Wednesday, October 20, 2010

Being Peace by Thich Nhat Hanh

Being Peace by Thich Nhat Hanh is perhaps one of the first books published in English by the incredibly prolific Vietnamese Buddhist monk who has been exiled from his home, currently lives in France, and was nominated for the Nobel Peace Prize by Dr. Martin Luther King, Jr.

In this slender volume, Thây explains his beliefs about interbeing, a “new” concept at the time, while suggesting that it is not enough to protest but to promote.  Instead of fighting for peace, an oxymoron at best, one should experience peace through being peace-full.  Through meditation, through the dedication and a deep commitment to peace, and embracing the 14 precepts of interbeing.

Through personal stories and traditional stories, the argument made for being peace (rather than having or creating or any of the other gerund forms one can suggest) coming from a man who has seen his home and his people torn apart through war is especially remarkable and the roots of his teachings are evident in this book.  Anyone who has read a lot of Thich Nhat Hanh’s writings will recognize many of the teachings.  That is one of the things I love about reading Thây’s writing; it feels like coming home.  Most of what I’ve read has been more contemporary and there is a slightly different tone in his more recently published writings.  I think this is more indicative of his growing more confident with his writing voice over the decades rather than any change in his teachings because I can see none.  At most, what I see is a refinement in his teaching that makes it all a bit more cohesive and no less accessible than it was when he first started putting his teachings on the page.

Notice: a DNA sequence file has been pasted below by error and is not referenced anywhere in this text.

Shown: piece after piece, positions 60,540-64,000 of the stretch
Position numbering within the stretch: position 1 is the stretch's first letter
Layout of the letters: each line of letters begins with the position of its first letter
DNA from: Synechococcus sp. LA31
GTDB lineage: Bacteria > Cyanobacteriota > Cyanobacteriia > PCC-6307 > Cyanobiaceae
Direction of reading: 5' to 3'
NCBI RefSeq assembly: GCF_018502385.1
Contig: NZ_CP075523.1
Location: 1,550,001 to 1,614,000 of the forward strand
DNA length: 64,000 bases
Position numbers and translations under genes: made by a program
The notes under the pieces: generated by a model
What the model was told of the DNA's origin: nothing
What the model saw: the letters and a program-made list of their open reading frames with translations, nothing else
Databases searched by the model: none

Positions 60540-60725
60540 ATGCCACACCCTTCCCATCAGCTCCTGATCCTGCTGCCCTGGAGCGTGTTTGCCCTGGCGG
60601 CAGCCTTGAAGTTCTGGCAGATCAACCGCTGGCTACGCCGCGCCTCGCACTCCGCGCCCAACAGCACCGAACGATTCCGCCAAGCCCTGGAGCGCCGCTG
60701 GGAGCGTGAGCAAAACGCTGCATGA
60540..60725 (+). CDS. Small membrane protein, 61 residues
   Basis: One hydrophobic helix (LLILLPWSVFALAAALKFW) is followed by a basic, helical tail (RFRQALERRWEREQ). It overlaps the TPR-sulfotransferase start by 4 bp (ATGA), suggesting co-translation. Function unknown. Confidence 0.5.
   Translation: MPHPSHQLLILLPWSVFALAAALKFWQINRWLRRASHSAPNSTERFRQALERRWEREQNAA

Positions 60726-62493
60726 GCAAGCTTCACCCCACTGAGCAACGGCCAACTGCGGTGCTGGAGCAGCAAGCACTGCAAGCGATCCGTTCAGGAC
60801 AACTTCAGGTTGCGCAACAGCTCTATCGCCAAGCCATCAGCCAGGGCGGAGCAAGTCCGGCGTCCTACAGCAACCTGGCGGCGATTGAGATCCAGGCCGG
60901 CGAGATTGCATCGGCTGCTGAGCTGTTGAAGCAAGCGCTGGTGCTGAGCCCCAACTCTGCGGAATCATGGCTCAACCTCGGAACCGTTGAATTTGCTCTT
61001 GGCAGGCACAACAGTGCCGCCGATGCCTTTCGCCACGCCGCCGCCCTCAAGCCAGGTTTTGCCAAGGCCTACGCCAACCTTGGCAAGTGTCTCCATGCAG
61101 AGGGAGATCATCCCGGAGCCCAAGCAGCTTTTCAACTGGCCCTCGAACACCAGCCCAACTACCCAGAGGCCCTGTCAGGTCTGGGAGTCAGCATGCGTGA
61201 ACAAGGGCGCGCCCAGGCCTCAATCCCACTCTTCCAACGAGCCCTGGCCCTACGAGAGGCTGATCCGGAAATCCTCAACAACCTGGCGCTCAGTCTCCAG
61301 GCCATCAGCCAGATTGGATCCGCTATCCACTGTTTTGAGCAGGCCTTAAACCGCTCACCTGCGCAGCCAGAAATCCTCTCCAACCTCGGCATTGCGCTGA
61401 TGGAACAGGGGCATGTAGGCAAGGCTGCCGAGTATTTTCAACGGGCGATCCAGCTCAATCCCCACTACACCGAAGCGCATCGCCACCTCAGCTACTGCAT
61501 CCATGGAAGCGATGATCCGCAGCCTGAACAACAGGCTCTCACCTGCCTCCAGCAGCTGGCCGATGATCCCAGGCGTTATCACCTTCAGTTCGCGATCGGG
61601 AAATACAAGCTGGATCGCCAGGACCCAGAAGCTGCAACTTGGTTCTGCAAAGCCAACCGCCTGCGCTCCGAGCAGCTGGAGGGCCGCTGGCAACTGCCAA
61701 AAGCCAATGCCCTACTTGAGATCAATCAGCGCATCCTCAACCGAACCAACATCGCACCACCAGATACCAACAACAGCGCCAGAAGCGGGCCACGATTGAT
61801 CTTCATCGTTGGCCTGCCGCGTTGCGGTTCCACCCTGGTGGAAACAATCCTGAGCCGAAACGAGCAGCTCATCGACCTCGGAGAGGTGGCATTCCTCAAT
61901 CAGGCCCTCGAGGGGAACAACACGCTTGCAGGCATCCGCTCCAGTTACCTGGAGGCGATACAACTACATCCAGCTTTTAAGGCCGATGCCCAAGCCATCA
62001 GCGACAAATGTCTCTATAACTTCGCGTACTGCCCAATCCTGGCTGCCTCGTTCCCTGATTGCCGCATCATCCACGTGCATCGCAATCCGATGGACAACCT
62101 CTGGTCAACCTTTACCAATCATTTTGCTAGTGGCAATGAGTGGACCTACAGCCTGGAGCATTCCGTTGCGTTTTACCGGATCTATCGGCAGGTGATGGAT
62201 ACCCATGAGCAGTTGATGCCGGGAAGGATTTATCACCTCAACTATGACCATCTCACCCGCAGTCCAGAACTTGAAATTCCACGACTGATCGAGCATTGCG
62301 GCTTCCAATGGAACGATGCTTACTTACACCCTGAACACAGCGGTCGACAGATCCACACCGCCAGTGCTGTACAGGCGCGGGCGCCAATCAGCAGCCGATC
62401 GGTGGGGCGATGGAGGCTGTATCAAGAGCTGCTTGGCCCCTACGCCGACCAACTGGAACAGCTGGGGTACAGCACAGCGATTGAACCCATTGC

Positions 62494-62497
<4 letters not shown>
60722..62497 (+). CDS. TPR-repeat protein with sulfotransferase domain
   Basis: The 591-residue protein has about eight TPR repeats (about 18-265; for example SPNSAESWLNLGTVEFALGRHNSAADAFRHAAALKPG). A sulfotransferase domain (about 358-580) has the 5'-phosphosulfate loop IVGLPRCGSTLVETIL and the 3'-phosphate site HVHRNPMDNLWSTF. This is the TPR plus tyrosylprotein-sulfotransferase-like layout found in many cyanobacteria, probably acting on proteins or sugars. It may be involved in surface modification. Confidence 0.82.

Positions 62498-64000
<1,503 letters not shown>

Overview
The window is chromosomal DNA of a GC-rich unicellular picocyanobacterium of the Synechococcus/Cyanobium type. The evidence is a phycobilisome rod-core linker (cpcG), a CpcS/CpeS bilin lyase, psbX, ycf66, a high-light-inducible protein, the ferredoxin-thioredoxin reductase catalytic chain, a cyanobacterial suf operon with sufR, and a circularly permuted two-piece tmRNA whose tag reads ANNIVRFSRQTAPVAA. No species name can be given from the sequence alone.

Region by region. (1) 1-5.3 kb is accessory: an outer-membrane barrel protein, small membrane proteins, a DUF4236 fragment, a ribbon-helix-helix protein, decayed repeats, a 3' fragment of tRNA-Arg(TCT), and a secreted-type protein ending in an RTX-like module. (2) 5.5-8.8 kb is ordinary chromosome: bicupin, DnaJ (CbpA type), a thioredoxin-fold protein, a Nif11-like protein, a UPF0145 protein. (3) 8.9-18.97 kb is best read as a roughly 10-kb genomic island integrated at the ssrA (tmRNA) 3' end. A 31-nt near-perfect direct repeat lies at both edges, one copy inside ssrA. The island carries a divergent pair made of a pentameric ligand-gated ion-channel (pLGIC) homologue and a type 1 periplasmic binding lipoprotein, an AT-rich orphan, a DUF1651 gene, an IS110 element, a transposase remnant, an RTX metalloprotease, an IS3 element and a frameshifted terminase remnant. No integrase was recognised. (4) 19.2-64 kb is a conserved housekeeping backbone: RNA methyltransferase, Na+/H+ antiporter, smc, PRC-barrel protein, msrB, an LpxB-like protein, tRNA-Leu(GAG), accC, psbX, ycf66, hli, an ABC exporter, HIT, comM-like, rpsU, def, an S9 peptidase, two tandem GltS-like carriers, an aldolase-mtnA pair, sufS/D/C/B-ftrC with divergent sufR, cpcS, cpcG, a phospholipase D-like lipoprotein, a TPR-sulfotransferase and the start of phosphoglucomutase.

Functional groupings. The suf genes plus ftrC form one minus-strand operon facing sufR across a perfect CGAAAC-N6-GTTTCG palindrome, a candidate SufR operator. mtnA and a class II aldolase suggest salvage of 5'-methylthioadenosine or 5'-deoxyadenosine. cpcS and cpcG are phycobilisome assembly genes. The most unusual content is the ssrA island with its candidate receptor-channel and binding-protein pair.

I've said it before after reading a Thich Nhat Hanh book--reading his writings is like coming home.  I always feel a rightness about his teachings.

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